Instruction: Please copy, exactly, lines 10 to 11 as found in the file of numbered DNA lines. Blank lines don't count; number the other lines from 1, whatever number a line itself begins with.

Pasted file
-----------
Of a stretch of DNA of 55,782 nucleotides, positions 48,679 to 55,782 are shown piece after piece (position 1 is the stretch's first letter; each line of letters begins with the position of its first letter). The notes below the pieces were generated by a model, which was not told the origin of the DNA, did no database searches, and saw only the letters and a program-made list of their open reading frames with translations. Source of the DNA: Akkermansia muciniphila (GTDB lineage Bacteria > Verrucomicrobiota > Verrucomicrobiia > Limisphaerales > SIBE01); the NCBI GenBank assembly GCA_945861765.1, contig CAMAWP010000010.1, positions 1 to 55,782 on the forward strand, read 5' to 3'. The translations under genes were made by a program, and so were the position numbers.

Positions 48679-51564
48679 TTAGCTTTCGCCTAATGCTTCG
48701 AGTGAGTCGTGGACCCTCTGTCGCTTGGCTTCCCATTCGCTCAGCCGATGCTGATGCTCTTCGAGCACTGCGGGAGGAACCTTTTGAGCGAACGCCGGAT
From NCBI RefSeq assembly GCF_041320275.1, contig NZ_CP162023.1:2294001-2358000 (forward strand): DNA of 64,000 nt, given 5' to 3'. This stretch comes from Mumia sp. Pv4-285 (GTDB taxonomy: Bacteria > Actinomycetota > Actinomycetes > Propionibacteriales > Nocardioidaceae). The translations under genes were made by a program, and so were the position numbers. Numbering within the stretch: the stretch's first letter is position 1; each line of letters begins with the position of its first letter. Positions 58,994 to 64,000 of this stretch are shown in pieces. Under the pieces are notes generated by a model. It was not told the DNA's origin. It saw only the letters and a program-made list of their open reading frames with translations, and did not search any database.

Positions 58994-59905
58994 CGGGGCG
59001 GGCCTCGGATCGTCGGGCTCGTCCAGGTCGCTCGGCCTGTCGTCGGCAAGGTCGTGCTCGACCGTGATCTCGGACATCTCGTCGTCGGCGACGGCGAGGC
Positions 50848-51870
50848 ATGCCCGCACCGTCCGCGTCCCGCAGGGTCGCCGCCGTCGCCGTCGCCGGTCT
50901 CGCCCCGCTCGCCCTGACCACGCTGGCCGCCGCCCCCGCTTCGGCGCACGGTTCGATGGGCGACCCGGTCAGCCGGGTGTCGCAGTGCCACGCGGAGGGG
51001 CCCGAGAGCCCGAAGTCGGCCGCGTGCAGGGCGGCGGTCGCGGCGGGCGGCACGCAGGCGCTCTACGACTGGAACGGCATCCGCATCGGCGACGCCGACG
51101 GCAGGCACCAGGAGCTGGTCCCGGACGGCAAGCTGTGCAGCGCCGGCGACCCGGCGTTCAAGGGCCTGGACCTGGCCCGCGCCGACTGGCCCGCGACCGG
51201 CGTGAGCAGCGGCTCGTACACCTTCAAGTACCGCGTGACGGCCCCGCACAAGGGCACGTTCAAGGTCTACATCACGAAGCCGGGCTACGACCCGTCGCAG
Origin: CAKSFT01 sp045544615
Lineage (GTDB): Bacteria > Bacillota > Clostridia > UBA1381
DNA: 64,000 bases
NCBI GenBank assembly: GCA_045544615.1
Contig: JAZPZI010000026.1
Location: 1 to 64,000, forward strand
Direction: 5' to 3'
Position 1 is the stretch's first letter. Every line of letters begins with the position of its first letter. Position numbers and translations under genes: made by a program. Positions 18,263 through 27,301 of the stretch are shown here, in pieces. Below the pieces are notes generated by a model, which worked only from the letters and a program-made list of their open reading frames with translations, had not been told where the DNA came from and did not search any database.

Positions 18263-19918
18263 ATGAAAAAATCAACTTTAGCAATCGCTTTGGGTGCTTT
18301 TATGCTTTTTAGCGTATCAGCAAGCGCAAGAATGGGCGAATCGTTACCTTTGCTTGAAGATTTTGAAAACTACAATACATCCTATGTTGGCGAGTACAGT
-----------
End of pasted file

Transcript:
50848 ATGCCCGCACCGTCCGCGTCCCGCAGGGTCGCCGCCGTCGCCGTCGCCGGTCT
50901 CGCCCCGCTCGCCCTGACCACGCTGGCCGCCGCCCCCGCTTCGGCGCACGGTTCGATGGGCGACCCGGTCAGCCGGGTGTCGCAGTGCCACGCGGAGGGG